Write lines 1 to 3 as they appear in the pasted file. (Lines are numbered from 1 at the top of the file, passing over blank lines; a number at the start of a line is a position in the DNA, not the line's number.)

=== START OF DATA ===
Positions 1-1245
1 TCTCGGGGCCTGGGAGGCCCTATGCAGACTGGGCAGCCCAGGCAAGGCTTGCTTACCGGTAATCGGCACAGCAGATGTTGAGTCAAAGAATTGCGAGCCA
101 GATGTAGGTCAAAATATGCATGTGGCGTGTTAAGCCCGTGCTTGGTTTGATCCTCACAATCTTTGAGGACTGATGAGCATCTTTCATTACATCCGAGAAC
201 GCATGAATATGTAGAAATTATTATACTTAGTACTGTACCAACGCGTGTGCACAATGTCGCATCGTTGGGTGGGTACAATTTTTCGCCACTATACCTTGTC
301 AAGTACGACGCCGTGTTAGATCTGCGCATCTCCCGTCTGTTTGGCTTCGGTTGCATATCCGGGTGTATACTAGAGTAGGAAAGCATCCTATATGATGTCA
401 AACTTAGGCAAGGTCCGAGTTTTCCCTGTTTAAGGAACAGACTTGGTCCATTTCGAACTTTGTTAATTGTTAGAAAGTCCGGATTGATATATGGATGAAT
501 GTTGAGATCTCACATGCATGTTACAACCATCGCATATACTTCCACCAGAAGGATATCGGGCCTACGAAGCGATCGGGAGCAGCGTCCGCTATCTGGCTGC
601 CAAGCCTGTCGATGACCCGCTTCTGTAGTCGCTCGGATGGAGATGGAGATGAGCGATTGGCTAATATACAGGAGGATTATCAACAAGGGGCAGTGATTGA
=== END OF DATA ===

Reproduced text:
Positions 1-1245
1 TCTCGGGGCCTGGGAGGCCCTATGCAGACTGGGCAGCCCAGGCAAGGCTTGCTTACCGGTAATCGGCACAGCAGATGTTGAGTCAAAGAATTGCGAGCCA
101 GATGTAGGTCAAAATATGCATGTGGCGTGTTAAGCCCGTGCTTGGTTTGATCCTCACAATCTTTGAGGACTGATGAGCATCTTTCATTACATCCGAGAAC